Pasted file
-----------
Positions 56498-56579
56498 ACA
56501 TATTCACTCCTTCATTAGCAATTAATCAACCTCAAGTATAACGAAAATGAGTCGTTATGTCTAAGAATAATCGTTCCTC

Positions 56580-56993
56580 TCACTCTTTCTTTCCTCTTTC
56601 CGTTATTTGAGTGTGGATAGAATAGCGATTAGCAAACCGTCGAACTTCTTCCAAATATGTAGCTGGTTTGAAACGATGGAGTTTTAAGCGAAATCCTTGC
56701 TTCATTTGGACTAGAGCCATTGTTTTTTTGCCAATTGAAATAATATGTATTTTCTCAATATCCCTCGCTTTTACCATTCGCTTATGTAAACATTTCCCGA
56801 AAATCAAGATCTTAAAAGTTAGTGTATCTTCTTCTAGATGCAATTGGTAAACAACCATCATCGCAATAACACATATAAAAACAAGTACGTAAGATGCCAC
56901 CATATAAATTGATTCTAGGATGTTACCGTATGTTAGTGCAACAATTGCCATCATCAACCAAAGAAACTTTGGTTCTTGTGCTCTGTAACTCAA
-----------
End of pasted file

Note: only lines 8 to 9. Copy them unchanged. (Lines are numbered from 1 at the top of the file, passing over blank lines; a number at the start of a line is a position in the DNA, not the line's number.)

56801 AAATCAAGATCTTAAAAGTTAGTGTATCTTCTTCTAGATGCAATTGGTAAACAACCATCATCGCAATAACACATATAAAAACAAGTACGTAAGATGCCAC
56901 CATATAAATTGATTCTAGGATGTTACCGTATGTTAGTGCAACAATTGCCATCATCAACCAAAGAAACTTTGGTTCTTGTGCTCTGTAACTCAA